Bad science only makes bad laws

by Ellen Goodman
Copyright 1998 Times Union (Albany, NY)
Tuesday, February 24, 1998

BOSTON -- Sometimes after the smoke clears and the dueling experts have put their guns away, the most injured body left on the courtroom floor is the one called science.

Maybe the case was about breast implants or DNA. Maybe the plaintiffs were wrangling over PCBs or plain old whiplash.

Maybe the experts were mercenaries with opinions for hire. Maybe the struggle was between science and it's evil twin, junk science.

Anyway you look at it, this familiar courtroom drama is the result of an era that is both high-tech and highly litigious. More and more frequently, a legal verdict about right or wrong hinges on a scientific judgment of true or false. Yet, judges and juries, the scientific laity that we count on for justice, often come to complex cases as poorly prepared as a sixth-grader faced with quantum physics.

Last week, Supreme Court Justice Stephen Breyer said it most simply when he told a meeting of the American Association for the Advancement of Science that "the law itself increasingly needs access to sound science. ..." The emphasis was on the word "sound."

"Courts must avoid that kind of serious scientific mistake which once led one court, for example, to hold that dropping an orange juice can caused breast cancer," he added, "they must aim for decisions that, roughly speaking, approximately reflect the scientific 'state of the art.' "

As science and the law come into contact and conflict, the courts need their own neutral experts. They need the scientific community to help separate the science from the fiction, they need to call on scientists the way they would call on tech services to load in some new software.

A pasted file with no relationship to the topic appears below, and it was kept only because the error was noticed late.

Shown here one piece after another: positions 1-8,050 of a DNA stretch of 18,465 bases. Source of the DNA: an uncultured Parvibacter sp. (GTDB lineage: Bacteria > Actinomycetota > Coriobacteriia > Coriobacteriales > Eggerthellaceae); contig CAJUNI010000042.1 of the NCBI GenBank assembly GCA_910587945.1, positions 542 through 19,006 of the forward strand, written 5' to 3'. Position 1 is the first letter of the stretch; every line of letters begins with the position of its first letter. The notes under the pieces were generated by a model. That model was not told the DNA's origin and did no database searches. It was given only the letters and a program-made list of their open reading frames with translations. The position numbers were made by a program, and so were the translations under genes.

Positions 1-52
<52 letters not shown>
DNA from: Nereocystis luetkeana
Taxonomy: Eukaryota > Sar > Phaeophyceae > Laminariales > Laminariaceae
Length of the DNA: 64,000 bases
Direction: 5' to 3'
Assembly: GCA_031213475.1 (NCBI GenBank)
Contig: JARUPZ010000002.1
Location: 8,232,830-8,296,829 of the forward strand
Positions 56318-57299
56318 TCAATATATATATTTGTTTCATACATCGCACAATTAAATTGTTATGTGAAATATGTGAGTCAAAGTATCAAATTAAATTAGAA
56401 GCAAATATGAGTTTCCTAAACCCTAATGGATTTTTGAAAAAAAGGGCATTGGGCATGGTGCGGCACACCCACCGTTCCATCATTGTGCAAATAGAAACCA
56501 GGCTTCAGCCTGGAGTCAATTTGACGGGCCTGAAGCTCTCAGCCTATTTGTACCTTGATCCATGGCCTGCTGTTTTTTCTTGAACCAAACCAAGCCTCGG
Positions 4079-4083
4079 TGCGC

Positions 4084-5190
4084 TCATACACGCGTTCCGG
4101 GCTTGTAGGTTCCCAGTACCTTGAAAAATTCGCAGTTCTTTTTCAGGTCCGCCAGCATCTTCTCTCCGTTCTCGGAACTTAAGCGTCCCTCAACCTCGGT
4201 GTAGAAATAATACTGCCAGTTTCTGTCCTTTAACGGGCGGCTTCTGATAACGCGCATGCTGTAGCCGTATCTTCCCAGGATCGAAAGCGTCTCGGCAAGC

This is not an entirely new direction. In Supreme Court cases, the scientific community has long weighed in with "friend-of-the-court" briefs. In last year's right-to-die case, there were no less than 60 such briefs.

Five years ago, in Daubert vs. Merrell Dow Pharmaceuticals, the Supreme Court explicitly called on judges to act as "gatekeepers" of scientific information-keeping unreliable "evidence" out of the court.

Since then, notably in the controversy over breast implants, one judge asked four neutral experts to sit beside him througha trial. Another called on a panel to review the scientific literature and prepare a report for use as evidence.

Then just last December in a second Supreme Court case that strengthened the judicial gatekeeper role, Breyer urged judges to seek out specialists in pretrial conferences and hearings and through the appointment of special masters and trained law clerks.

All these moves come from the recognition that bad science makes bad law. Marcia Angell, the executive editor of the New England Journal of Medicine, has spoken out extensively. She says the courts are replete with "experts" who give "what is charitably called an educated guess."

It's not just dueling experts but dubious ones who are now common. As Angell says, "Science is not for hire, but some scientists are." Meanwhile the adversarial nature of the courtroom alienates many of the best scientists. They don't want to testify in a courtroom they regard as more like a theater than a lab. Indeed the process of arriving at a scientific conclusion is wholly different from the process that ends in a legal verdict.

Now the AAAS is taking a new step, one that received Breyer's blessing last week. The oldest scientific society has put together a pilot project which, when funded, will test the possibility of providing the courts with a slate of candidates to serve as neutral experts.

This Rolodex of respected scientists wouldn't speak for the plaintiff or the defendant but rather for the science. They would be available tojudges trying to "keep" the "gate" in complex cases involving anything from chemistry to computers.

All these moves toward science in the courtroom do not mean that verdicts would come from microbiologists or engineers. It would not mean the end of conflicting testimony. As anyone who has sat in on seminars about hormones, electromagnetic fields or psychosis can tell you, there is room for legitimate disagreement among respected researchers.

What we can do by bringing the lab and the courtroom closer together is to mute these old adversaries. We can bring a respect for scientific fact and method into the courtroom and a respect for the legal process into the world of scientists. Together we might even consign junk science to the junk heap.

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